When Yorktown eventually succumbed to her damage and the coup de grace administered by Japanese submarine I-168, Wiltsie coolly and calmly directed the salvage party and the wounded to rescuing vessels alongside the doomed carrier.
Wiltsie promoted to Captain in September 1942 and commanded the seaplane tender Albemarle (AV-5) from 6 October 1942 to 12 June 1943. After this tour, he supervised the fitting-out of escort carrier Glacier (CVE-33) at the Seattle-Tacoma Shipbuilding Company and went on to supervise the same kind of activities of Liscome Bay (CVE-56). Wiltsie would command this escort carrier until the ship's loss off Makin, in the Gilbert Islands, in the autumn of 1943.
In the predawn darkness of 24 November 1943, I-175 torpedoed Liscome Bay—the flagship of Rear Admiral Henry M. Mullinnix—and started fires among bombs and ammunition. Fed by aviation gasoline, the flames spread rapidly, and the carrier rocked with explosions. Wiltsie immediately left the bridge and proceeded along the starboard gallery deck level to ascertain the damage to his ship, as communications had been severed early-on. Despite the tremendous structural damage and raging fires, the captain bravely headed aft to determine the full extent of the damage. Damage control efforts failed, however, and the carrier sank soon thereafter, carrying the intrepid Wiltsie, Admiral Mullinix, and 644 officers and men down with her.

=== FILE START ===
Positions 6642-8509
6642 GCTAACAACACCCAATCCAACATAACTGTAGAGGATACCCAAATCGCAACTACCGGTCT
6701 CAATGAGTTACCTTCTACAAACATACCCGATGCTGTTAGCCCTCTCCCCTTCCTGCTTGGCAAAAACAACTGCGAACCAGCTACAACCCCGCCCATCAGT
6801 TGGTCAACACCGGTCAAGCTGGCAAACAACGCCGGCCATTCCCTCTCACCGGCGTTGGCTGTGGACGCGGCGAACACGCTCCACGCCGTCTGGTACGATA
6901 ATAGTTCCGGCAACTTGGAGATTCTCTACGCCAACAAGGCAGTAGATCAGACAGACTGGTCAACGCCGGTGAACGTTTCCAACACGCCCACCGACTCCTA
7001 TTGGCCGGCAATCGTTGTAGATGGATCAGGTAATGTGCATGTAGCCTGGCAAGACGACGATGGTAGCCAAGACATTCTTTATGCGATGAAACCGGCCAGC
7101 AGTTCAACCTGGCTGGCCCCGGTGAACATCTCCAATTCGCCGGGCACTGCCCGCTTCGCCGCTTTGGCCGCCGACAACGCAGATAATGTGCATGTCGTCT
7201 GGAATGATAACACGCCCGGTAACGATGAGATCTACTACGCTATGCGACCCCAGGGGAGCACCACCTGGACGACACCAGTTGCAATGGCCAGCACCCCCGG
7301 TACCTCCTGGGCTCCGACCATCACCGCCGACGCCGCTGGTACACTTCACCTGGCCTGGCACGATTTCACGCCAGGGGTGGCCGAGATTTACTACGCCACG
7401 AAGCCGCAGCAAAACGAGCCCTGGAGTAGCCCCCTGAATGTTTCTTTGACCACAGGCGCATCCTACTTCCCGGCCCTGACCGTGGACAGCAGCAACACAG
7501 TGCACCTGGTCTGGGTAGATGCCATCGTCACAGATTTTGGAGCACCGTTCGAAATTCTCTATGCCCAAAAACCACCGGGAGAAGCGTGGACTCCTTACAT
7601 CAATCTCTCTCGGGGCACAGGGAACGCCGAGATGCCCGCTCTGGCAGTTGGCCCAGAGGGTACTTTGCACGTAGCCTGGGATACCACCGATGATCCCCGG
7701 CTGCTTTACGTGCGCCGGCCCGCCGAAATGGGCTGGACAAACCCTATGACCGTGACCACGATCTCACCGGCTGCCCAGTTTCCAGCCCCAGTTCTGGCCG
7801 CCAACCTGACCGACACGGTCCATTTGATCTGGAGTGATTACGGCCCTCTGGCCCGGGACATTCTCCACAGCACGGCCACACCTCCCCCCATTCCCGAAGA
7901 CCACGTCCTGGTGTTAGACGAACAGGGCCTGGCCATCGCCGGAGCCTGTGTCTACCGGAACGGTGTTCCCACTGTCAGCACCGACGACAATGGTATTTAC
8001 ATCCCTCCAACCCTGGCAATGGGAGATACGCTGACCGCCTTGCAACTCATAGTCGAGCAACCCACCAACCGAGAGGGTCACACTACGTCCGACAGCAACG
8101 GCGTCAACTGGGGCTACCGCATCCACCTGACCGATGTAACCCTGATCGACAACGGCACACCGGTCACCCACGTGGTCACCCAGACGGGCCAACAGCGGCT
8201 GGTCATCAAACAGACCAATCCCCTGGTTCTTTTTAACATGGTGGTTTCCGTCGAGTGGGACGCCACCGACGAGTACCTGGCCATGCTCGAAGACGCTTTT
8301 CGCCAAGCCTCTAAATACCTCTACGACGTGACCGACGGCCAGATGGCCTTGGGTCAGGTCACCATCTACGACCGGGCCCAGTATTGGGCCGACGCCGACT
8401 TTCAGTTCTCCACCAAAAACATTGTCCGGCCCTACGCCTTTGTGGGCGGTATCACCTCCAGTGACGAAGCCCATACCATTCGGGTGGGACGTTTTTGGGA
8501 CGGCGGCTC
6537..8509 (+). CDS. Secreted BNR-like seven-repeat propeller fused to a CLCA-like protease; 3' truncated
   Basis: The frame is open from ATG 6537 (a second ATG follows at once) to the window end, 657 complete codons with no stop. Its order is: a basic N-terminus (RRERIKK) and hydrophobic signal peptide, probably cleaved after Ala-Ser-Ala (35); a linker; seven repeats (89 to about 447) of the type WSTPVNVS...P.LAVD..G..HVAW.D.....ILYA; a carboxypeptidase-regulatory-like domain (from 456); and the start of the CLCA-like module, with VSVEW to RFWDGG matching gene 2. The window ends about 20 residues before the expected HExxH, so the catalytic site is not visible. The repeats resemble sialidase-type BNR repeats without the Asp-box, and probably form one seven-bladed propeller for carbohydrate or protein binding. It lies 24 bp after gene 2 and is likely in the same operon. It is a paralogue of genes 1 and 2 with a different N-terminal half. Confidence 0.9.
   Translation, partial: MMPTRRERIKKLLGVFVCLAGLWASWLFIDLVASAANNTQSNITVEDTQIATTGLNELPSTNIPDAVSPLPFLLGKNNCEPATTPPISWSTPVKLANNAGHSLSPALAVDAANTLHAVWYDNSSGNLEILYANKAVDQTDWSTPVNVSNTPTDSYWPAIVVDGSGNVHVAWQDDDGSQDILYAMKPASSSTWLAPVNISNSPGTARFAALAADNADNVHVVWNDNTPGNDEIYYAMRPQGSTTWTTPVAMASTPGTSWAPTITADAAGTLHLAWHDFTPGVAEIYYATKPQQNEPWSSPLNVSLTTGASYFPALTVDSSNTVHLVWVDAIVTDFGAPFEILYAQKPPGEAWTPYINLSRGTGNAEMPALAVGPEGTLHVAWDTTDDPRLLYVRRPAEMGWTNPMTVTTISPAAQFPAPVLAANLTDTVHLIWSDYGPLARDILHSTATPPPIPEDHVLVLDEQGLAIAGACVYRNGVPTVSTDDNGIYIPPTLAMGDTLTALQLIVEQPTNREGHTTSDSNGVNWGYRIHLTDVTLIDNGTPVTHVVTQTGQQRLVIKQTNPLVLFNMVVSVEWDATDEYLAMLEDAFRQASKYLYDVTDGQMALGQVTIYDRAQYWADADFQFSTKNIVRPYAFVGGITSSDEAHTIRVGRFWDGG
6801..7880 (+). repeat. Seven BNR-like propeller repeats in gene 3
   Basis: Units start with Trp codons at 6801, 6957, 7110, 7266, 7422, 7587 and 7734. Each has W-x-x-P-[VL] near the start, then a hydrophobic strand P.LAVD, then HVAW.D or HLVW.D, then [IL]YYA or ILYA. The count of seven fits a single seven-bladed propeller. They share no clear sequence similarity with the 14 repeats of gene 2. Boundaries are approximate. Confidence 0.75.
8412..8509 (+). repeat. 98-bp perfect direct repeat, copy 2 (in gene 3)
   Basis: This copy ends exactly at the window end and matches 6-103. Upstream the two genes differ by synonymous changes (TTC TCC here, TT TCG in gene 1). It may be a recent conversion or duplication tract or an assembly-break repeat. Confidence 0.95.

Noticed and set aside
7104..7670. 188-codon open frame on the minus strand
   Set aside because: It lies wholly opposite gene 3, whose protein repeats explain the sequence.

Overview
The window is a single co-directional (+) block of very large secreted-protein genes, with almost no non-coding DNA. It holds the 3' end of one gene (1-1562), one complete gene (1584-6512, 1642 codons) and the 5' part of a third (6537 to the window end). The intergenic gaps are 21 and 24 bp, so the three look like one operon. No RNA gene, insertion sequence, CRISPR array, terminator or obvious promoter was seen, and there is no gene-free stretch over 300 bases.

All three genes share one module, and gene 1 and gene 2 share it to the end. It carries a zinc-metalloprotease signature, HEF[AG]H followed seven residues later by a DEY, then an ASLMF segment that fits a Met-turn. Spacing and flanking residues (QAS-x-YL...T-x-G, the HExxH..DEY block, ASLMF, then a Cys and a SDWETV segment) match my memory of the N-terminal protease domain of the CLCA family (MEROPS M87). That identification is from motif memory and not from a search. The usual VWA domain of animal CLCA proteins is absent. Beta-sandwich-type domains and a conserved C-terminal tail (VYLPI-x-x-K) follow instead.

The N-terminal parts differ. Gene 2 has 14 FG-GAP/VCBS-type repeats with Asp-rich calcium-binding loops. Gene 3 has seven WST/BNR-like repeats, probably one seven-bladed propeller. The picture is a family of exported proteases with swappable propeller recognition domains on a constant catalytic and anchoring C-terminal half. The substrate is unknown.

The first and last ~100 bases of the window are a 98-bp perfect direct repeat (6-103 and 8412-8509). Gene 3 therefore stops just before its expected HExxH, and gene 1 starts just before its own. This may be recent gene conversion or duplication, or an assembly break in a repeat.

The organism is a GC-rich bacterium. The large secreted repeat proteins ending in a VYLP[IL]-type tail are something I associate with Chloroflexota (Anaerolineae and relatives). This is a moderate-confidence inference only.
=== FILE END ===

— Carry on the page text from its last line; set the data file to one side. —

The citation for Captain Wiltsie's posthumous Navy Cross noted his "calm, courageous action and valiant devotion to duty" which inspired the surviving members of the crew.
From Hall of Valor: